It’s easy to forget that there was a time when we didn’t have light bulbs in our homes. Like washing machines, boilers and even the internet, they’ve dramatically changed the way we live. With all these great inventions come a rich history of inventors and enthusiasts, each toiling away to perfect the devices that we have in our homes today.

Light bulbs have undergone massive changes since their first invention in the early 19th century. Over the course of two centuries the evolution of these devices has changed to provide more light for less energy. are experts with all things energy saving, and think you should be too, so read on for a journey through the story of the modern lightbulb.

Origins: 1800 – 1880

Whilst many will contend that Thomas Edison invented the lightbulb (usually with an American accent) Britain had been developing electric lighting for nearly a hundred years before he finalised his design. The first ever electric lighting was demonstrated by Sir Humphry Davy, a Cornish chemist and inventor, who produced light through an arc lamp.

The exact year is unknown, but is suspected to be somewhere between 1802 – 1809. This innovation inspired a flood of inventors to begin creating a smaller, replaceable conducting device, which would become known as the light bulb. Many of the first bulbs created were fraught with difficulty; short lifespans, high costs and the amount of energy used meant they were yet to be embraced by the public.

The first successful invention of this is credited to both Thomas Edison and British inventor Joseph Swann, both gaining patents in 1880. In Britain, Swann perfected a longer life bulb that would go on to light buildings such as the Savoy Theatre and his own home. After an out of court legal settlement, the two combined forces, and marketed the incandescent light bulb to the world.

Developments: 1900 – 1950

With a reliable and lower cost product, more and more homes over the course of the early 20th century began installing electric light bulbs, until they became the norm. In 1904 carbon filaments were replaced with the much more efficient tungsten. This allowed light bulbs to burn brighter for much longer and were a big step toward the energy saving bulbs we have today.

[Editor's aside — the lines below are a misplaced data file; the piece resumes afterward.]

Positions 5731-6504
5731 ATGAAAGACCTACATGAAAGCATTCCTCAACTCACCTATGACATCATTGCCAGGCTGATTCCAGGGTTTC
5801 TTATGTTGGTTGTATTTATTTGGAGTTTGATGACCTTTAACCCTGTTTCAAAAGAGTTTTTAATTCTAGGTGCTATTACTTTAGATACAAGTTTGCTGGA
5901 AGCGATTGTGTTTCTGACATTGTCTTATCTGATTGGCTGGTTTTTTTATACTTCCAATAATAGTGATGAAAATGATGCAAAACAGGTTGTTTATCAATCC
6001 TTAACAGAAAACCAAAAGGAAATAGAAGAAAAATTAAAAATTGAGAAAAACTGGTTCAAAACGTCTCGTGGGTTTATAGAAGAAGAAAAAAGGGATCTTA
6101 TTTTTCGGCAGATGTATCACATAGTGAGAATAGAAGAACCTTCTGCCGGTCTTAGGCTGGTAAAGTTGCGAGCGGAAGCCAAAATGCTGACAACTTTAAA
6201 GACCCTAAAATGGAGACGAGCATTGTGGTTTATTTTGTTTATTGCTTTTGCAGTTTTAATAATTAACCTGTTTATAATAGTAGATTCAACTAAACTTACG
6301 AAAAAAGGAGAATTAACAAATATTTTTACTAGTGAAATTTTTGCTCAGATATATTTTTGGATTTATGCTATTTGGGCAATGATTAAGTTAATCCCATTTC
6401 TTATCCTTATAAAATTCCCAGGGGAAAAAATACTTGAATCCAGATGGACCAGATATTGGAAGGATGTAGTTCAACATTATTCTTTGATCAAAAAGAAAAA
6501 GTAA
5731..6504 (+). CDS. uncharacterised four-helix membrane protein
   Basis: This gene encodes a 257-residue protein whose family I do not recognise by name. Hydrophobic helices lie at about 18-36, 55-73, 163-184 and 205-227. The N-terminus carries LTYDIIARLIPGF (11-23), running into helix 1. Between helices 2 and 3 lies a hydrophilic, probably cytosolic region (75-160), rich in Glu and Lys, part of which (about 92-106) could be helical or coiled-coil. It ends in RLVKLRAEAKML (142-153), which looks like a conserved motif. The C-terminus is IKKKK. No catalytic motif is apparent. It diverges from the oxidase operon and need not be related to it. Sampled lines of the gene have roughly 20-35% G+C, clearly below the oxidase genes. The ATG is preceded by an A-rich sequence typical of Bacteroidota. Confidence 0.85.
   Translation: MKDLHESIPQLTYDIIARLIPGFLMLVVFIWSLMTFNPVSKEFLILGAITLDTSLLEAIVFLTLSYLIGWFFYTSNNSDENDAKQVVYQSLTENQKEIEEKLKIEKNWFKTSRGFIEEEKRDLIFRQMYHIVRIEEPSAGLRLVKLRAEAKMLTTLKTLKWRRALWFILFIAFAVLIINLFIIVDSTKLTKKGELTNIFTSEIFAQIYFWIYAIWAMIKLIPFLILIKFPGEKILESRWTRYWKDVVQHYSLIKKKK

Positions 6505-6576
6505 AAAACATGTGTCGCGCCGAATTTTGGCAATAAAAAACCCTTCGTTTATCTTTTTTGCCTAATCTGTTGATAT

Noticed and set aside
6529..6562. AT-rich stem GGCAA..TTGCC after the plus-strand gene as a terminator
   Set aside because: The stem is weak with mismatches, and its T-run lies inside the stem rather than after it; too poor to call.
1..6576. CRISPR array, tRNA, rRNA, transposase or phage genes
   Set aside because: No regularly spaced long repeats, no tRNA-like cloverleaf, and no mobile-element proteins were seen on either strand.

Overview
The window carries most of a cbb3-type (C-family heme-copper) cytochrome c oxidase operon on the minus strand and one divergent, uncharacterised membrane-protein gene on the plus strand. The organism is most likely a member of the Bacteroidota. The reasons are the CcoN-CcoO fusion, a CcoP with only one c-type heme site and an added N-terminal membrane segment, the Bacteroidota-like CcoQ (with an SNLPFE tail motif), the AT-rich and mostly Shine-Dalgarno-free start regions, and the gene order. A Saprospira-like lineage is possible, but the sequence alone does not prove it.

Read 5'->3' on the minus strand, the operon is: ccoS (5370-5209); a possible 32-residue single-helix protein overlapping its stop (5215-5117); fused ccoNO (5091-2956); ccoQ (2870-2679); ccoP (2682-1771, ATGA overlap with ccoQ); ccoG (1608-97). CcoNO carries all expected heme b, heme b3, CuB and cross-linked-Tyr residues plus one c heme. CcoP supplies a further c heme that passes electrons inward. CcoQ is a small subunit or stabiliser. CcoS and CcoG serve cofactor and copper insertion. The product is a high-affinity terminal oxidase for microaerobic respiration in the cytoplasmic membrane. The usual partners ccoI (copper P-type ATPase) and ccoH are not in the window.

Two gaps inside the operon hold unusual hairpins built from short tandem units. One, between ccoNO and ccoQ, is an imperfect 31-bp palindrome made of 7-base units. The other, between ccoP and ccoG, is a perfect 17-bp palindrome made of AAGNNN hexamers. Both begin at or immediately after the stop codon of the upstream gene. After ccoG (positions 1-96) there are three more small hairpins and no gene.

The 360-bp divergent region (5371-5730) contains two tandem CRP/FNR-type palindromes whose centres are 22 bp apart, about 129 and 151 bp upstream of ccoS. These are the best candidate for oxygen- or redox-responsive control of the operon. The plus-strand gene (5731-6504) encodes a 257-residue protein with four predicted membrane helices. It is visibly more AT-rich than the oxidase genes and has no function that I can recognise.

By the late 1920s, scientists were developing fluorescent technology, eventually overtaking incandescent bulbs after the Second World War due to an increased demand for even more efficient lighting systems. These can be seen not only in homes throughout the world, but also street lamps and even in strip lighting for offices.

The Energy Saving Movement 1950 – Now

Whilst the fluorescent light bulbs were being adopted across the world,  Light Emitting Diodes (LEDs) were just being invented. In 1962 Nick Holonyak jr. created the very first visible system, and ushered in research for this incredible energy saving lighting system. By the early 21st century, light bulbs were widely released to the market and offered an even longer lasting, although more expensive, energy saving upgrade.

Whilst LEDS were in their dormancy lighting up digital watches, the spiral Compact Fluorescent Light was being perfected for market release in 1985. By twisting the bulb, they could provide a much greater level of light than previous models. As the demand for energy efficiency grew, the price for these bulbs dropped and they are now one of the Energy Savings Trust’s bulbs of choice.

Changing a single, older light bulb to an energy bulb could save you £3 a year, however, replacing a whole house could save around £55 a year for such a simple change.

The Continuing Evolution Of The Light Bulb

As we demand more and more energy efficient devices, the light bulb will be set to develop even more.With conductive materials constantly being invented and discovered, the possibilities broaden to lighting our home.

Expect LED prices to lower, and potentially even more exciting light bulbs to be created in the future.

What do you think the future holds for lighting? Have you got energy efficient bulbs in your home? Let us know on Twitter @greendealshop


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